I'm thinking about taking out this tree:
...just because I don't like the way it's lookin' at me.
Actually, I don't think it fits into the landscape I have going for me now in the front yard. When I planted this Spartan juniper several years ago, I was still fairly new to the game and hadn't really developed a sense of my particular garden style. I would just stroll through nurseries and pick out things that looked pretty to me, take them home, and stick them in the ground. You can imagine my survival rate...oy.
Over the years, though, as my interest in the natural landscape around me has grown, so too has my sense of place, and the garden I have now has evolved to reflect that. It looks very much like a windswept prairie-plains/hardscrabble homestead/Texas cottage/grubby child-wandering-through-an-arroyo-on-a-Saturday-morning kind of garden. Not surprisingly, as I've planted things more suited to that aesthetic, my plant survival rate has risen accordingly. And it feels like it just fits, you know?
I don't guess it looks much like the typical suburban yard, being a little too wild and sprawly for that designation, but that's okay.
So this morning I was sitting out on the front patio trying to do some writing when--as it is too often its wont to do--my mind began to drift. Mostly I found myself taking stock in the landscape: That live oak ought to be limbed up to open the space below; I should extend those feather grasses in the hell strip; a stand of rosemary would look good over there...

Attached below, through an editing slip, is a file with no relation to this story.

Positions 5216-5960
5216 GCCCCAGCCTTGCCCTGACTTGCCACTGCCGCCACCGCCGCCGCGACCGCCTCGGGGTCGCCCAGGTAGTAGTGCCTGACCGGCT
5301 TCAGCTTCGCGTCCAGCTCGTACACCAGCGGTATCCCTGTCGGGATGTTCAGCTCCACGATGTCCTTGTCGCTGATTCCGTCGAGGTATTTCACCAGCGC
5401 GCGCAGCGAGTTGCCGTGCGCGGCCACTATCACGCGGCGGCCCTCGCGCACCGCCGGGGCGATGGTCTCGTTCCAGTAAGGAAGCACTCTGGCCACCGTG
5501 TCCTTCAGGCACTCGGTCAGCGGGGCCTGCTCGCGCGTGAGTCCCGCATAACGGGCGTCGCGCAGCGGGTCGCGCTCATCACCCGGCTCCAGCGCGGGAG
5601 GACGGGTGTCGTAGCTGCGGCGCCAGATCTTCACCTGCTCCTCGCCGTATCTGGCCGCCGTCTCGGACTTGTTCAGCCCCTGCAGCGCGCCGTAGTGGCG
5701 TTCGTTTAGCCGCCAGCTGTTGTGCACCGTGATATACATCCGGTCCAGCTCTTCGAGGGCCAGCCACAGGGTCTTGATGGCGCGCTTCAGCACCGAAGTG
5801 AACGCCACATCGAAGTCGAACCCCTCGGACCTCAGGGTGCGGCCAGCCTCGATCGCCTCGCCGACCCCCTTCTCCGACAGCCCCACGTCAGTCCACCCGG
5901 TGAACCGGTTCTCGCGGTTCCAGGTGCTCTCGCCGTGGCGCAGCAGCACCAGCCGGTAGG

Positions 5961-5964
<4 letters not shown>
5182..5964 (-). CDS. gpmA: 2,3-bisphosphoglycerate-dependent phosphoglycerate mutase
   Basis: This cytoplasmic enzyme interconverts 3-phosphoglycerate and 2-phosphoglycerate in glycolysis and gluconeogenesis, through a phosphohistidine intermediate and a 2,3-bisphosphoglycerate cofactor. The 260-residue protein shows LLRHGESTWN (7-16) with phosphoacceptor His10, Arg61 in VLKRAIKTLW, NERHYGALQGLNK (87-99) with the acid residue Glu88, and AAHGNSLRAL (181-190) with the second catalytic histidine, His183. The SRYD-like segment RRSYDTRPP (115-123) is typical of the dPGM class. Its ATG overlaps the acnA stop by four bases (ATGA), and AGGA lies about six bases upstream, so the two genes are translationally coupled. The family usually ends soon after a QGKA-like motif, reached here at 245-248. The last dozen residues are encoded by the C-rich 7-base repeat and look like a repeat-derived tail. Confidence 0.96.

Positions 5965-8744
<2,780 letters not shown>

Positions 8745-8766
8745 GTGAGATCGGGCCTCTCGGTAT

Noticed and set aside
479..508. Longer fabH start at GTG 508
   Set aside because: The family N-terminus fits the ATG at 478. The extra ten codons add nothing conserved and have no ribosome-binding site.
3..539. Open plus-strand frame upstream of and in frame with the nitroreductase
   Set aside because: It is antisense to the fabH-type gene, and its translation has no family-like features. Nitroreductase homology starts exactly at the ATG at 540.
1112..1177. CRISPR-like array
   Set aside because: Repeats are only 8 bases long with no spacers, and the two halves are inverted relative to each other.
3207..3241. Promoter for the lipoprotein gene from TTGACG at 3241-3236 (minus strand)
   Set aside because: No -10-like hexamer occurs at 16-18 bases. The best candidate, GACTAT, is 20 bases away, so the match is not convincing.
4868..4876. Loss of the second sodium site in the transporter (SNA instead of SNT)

..and that Spartan juniper has really got to go.
Taking it out would open up the space, and what a hardscrabble homesteader's prairie-plains garden should reflect, most of all, is space, wide-open and plenty of it. So out it will come, and a desert willow will most likely be planted in its place. And I'll feel not one whit of sorrow for that juniper when it's gone.
This set me to thinking: Do you think that hard-core gardeners are less likely to feel sentimental about plants that are in the wrong place? I know a lot of people who will not cut down an otherwise healthy tree for any reason at all, believing trees to be extra-special kinds of beings. But it is my hypothesis that most true gardeners would only hesitate a little, if at all, if they felt a tree was a wrong fit for a spot. So here is my question: would you cut down a tree purely for aesthetic reasons? Visit the poll on the sidebar and let me know what you're thinking.